Tuesday, 6 December 2016

The Volunteers of Ireland

The Volunteers of Ireland was a corps of Loyalists that was raised in Philadelphia in May 1778.  A letter from General Clinton to Lord Germain (the British Secretary of State for America at the time) suggests that the motive for establishing a regiment of loyal Irishmen was recognition that, while it had been assumed that Irish immigrants were likely to be among the most hostile to continued British rule, in fact such communities had not completely assimilated and retained some affection for "the Old Country".  Lord Rawdon, son of the 1st Lord of Moira in the Irish peerage, was given command and entrusted with raising the regiment.  Rawdon had fought at Bunker Hill as a lieutenant in the grenadier company of the 5th Foot, and his actions there resulted in promotion to a captaincy in the 63rd Foot.  Whether Rawdon succeeded in recruiting only Irishmen is unclear - Clinton's letter refers to the regiment containing 380 deserters from the Continental Army.  The regiment also incorporated men from the Roman Catholic Volunteers, a unit raised in October the previous year but which was having discipline problems.

Here's what the original recruiting notice of May 1778 said:

ALL Gentlemen, Natives of Ireland, who are zealous for the Honour and Prosperity of their Country, are hereby informed, that a Corps, to be stiled the VOLUNTEERS of IRELAND, is now raising by their Countryman, LORD RAWDON.

Those who wish to seize this favourable Opportunity, of manifesting their Attachment to their Native Land, are desired to apply to Captain BOURNE, at his Quarters, opposite to Coenties Market-place, or to Lieutenant MOFFAT, at the Lines, Kingsbridge; Lieutenant BINGHAM, Long-Island; Lieutenant DALTON, Powles-Hook, or at Mr. DEAN's, at the Sign of the Ship, near the Fly Market, where they shall be honourably entertained.
Any person who shall bring an approved good Recruit, shall receive Half a Guinea for each.
Good Men of any Country will be received.

GOD SAVE THE KING

The VoI was placed on the American establishment as the 2nd American Regiment in May 1779.  The regiment saw action at Camden, where one of its sergeants was decorated for bravery, Hobkirk's Hill and then in the relief of the siege of Fort Ninety-Six.  The regiment remained in South Carolina for the duration of the war, and after the surrender at Yorktown was shipped to New York.  In December 1782, the regiment was put on the British regular establishment as the 105th Foot.  The troops were taken to Nova Scotia where they settled.  Rawdon's career continued to flourish - he served as Governor-General of India for 10 years from 1812 and died in 1826, whilst Governor of Malta.

In the published "British Grenadier!" scenarios, the VoI appear twice - 30 figures for Camden and 20 for Hobkirk's Hill.  I decided to stick with 20 figures after I'd already based the first batch on a base of 6 (the Camden scenario in the first "British Grenadier!" scenario book is enormous, so I've largely used unit strengths from the other scenarios - if a Camden game ever looks imminent I can easily paint up another 10 figures); so I used a 20x50mm base for the last 2 figures (the frontage is a couple of mm too large, but who's going to notice).  These are Perry Miniatures figures, of course, and wear the "Brandenburg coat" uniform that the regiment is thought to have worn.  The uniform is quite fiddly to paint, and I found the harp motifs on the caps particularly difficult.  Sources differ on whether the caps hat white tape around the front edge - I decided to leave that out, but added silver tape to the command figures.  Much of the VoI uniform is conjecture, including these lovely GMB flags, I assume.  These are pretty figures, but ultimately the regiment is unlikely to see much action on the tabletop.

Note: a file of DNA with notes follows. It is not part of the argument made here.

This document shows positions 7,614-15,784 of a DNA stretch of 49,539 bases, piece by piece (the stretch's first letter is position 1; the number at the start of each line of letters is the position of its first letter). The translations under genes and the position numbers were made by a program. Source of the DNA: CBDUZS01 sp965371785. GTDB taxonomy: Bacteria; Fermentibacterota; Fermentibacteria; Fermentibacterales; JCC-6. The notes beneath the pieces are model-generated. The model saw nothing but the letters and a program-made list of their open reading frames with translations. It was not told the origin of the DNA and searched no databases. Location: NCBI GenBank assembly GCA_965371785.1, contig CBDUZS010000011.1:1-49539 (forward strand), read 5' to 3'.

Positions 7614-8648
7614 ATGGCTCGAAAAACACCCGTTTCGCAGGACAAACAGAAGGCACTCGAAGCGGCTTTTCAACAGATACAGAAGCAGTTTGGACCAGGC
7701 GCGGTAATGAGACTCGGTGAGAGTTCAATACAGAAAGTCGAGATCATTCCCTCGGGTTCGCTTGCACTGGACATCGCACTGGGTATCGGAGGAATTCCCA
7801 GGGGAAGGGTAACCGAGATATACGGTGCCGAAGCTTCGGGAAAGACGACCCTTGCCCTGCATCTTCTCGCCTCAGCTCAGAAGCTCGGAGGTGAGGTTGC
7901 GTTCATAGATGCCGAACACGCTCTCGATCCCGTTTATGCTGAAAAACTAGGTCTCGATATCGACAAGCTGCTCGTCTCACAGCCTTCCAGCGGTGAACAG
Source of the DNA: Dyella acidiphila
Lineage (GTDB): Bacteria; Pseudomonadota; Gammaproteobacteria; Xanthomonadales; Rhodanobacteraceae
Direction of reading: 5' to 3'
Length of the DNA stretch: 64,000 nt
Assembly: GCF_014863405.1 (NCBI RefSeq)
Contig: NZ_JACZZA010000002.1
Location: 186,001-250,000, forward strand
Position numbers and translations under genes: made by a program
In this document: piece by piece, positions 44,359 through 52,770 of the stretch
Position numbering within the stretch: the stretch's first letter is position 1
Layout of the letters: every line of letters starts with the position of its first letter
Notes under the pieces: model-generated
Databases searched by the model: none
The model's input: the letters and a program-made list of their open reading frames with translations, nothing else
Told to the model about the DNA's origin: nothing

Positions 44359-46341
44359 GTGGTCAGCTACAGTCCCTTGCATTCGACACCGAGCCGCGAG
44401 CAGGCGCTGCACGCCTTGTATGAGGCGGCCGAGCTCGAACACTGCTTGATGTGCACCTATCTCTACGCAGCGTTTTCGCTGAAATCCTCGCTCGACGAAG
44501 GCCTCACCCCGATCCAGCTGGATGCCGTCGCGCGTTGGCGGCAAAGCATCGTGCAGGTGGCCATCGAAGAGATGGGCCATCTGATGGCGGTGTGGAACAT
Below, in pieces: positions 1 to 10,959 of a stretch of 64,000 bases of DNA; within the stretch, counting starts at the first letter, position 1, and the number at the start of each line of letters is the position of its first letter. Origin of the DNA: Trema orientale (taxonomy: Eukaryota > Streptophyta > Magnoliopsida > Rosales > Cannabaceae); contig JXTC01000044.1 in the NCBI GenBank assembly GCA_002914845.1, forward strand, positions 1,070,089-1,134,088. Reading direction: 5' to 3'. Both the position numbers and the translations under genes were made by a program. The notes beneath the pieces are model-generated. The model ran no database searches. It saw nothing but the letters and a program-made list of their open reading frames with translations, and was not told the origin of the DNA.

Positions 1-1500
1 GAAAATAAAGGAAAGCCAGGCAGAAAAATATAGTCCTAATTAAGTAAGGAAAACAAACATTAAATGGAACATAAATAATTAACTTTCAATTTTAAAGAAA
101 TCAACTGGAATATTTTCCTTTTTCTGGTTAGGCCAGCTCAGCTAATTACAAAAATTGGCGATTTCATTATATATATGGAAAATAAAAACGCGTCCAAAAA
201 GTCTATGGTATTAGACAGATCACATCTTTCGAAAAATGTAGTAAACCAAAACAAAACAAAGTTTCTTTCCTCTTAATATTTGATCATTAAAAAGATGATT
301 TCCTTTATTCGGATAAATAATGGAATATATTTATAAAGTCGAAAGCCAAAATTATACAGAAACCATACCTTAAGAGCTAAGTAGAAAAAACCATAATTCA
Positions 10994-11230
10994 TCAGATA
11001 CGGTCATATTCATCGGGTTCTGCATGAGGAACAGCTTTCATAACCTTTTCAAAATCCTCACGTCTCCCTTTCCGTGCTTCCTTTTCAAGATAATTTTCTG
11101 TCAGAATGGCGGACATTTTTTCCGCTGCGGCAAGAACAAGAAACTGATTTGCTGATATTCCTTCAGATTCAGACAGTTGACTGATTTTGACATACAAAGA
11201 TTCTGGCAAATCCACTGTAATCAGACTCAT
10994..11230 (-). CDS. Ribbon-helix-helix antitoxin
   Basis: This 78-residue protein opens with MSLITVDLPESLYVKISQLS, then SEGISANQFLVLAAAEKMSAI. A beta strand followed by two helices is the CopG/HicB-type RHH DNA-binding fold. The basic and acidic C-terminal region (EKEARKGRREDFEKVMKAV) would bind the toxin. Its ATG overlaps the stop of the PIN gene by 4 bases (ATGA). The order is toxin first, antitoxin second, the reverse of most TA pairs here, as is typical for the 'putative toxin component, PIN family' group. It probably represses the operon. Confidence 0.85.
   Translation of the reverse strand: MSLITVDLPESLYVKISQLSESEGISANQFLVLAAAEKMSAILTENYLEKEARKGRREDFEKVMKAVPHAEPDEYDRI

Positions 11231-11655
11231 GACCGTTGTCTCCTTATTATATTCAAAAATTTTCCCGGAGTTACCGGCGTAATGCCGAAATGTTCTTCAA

20 figures.  Painted June-August 2016.  Flags by GMB.






13 comments:

Dalauppror said...

Stunning !!!

Jason said...

Truly wonderful! Your painting is top notch. I can see that I am going to have to get a unit of these fine looking fellows.
Best wishes,
Jason

Christopher(aka Axebreaker) said...

Lovely looking regiment Giles and of course great background write up as well.

Christopher

paulalba said...

Really nice Giles, great not of history to!

Andy McMaster said...

Yet another very nice unit, Giles. Always good to see your work.

painterman said...

Lovely paintwork Giles - didn't get to paint the harps on the hats of my VOI !

Simon Jones said...

Superb! Mine lie unpainted still...

Dannoc said...

A very fine unit - great brushwork.

David said...

Fine work once more Giles!

Phil said...

Nice post and wonderful painting!

Stacky said...

I was thinking of painting up this regiment and your superb paint-work has inspired me to do it in 2017. Does GMB have specific flags for this unit or have you just used standards from one of their green-faced line regiments from their catalogue?

AJ (Allan) Wright said...

They look snappy with their hunter-green facings.

Giles said...

Thanks for your comments, chaps. Stacky - yes, GMB have specific flags for this regiment, although I think the designs are pretty conjectural. The pack is one of the last codes in the range, I think.